guess the mushroom

so who knows what it is

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09/11/2010 at 20:07
Not got a clue myself and too lazy to look it up
09/11/2010 at 20:13
me either
09/11/2010 at 20:14
You could try eating it. That way you could discover whether you need to look up 'edible mushroom identification' or 'poisonous mushroom identification'.
09/11/2010 at 20:14
ahhhhh, Darwinism at work
09/11/2010 at 20:15

Looks a bit like 'parasol' where was it?

09/11/2010 at 20:18

It's a partly-open parasol mushroom. Give it a bit longer and the cap would turn out more regular, but it's still trying to detach itself from its sheath. The sheath usually stays as a ragged little ring around the stalk, which then becomes a good identifying feature. All those brown flaky scales are another good distinguishing feature... but you get similar things on other species too. Hard to tell the scale from the picture, but if it's a BIG mushroom, then it's edible, but there are smaller fellas that look like this one that might give you belly-ache. So... assuming it's a BIG parasol... fry the entire cap (not the stalk) and don't use too much fat or you'll spoil the delicious taste and make the texture all soggy.

09/11/2010 at 20:24
It was a big mushroom Paddy, and Bloof it was up on the north devon coast between Woolacombe and Ilfracombe
09/11/2010 at 20:25
DW wrote (see)
It was a big mushroom Paddy, and Bloof it was up on the north devon coast between Woolacombe and Ilfracombe

I meant what 'type' of terrain... meadown, edge of woodland etc.. I shall assume it was in open country shall I?

09/11/2010 at 20:27
Open meadow type countryside bloof looked like cattle of some sort had been kept there.
09/11/2010 at 20:28
I'd go with Paddy's partially open parasol
09/11/2010 at 20:29

Paddy- Outstanding! Is there anything you don't know about? I doubt most know much about funghi but would want to. In case anyone is interested the LDNP used to run mushroom walks this time of year IIRC. Parents went on a few. Usually in southern Lakes like around the Whitbarrow area.

Got some shots of some nice bracket type funghi. One looks like a bell and the other like a nose. Both the same species. Must post on here to see if the could be identified. I always wonder about bracket types of mushrooms whether any are edible and worth eating. I know some make a good means to carry the means to light a fire without a match and others were used to strop a razor (after treatment with saltpetre and nailing ot a board). Funghi are interesting things.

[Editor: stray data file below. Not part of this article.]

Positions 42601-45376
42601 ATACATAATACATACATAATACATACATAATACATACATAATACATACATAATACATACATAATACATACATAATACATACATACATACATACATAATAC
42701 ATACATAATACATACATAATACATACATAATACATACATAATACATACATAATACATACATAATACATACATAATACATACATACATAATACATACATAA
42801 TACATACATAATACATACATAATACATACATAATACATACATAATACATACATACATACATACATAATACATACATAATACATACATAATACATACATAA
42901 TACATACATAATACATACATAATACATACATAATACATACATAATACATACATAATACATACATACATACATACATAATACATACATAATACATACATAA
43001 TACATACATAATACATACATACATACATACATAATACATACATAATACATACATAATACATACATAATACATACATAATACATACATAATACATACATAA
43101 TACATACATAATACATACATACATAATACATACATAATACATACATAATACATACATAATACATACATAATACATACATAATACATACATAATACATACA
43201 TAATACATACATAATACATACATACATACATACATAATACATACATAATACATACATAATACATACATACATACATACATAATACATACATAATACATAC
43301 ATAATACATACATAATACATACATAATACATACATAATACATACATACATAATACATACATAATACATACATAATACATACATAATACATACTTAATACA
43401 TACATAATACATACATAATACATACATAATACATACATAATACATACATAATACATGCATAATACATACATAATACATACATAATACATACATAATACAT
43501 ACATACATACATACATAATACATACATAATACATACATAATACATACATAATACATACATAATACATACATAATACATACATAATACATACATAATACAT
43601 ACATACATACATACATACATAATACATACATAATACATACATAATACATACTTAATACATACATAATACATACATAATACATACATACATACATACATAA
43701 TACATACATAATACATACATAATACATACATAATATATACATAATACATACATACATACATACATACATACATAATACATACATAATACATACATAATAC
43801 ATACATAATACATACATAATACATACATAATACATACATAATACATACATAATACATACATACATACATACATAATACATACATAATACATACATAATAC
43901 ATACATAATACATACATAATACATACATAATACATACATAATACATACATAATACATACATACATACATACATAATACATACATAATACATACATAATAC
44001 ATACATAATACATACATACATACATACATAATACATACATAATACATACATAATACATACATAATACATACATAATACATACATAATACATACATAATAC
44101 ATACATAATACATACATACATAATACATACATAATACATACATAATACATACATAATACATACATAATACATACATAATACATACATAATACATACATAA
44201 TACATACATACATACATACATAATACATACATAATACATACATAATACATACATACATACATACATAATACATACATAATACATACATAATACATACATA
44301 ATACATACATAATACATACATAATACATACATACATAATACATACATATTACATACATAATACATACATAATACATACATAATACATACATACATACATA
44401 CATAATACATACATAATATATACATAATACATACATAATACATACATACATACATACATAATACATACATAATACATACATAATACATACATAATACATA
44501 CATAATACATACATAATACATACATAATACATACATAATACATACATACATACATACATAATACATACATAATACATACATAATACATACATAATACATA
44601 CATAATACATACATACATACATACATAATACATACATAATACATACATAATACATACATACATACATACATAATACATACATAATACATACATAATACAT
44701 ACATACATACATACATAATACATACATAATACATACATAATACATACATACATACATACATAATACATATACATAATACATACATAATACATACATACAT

09/11/2010 at 20:29
Now sell me your AK37
09/11/2010 at 20:29
Bluff... I can tell you what 'type' of terrain parasols normally pop up from... a great splodge of a cow pat in an otherwise pleasant and grassy field. Still... that doesn't mean they have to taste like cow pats. I found an enormous parasol in a cow pat once, and the pal I was walking with wouldn't have any part in eating it... but it was delicious (the parasol, that is).
09/11/2010 at 20:31

I expect the cow-pat had a soft chewy texture

09/11/2010 at 20:33

Pipe Cleaner... I certainly don't know much about fungi... but I'm still here!

The trick is to be absolutely certain that you can identify those mushrooms that are first and foremost edible, and second, can't be mixed up with any other species. There are plenty fitting the bill... including parasols, penny buns, puffballs, ink caps, etc.

A note about ink caps... they come in 'shaggy' and 'smooth' varieties. Both are edible, but if you like an alcoholic drink with your meal... DON'T eat the 'smooth' ones, or you'll puke!

09/11/2010 at 20:35
 Oh.... Perhaps I should have left out the glass of port after supper tonight.
09/11/2010 at 20:48
Well I won't eat the smooth ink cap tonight!
09/11/2010 at 20:50
Macrolepiota procera. Don't know what it is in english sorry.
Grows everywhere. Especially glades in woodland. Pity you didn't catch it still closed, much better eating then.
09/11/2010 at 21:03
woozle wrote (see)
Macrolepiota procera. Don't know what it is in english sorry.

In English... parasol mushroom!

09/11/2010 at 21:05
Shaggy parasols are excellent to eat there's usually quite a few in the leaf mould about this time when i take the dogs for a walk in the morning. I cook them in the microwave and then scramble an egg or two with them again cooked in the microwave. delicious on toast for a cheap breakfast or lunch.
They are not particularly big. Try a giant puffball cut into 1/4 inch slices and fried in egg and breadcrumbs like a Wiener Schnitzel Yum Yum !!!
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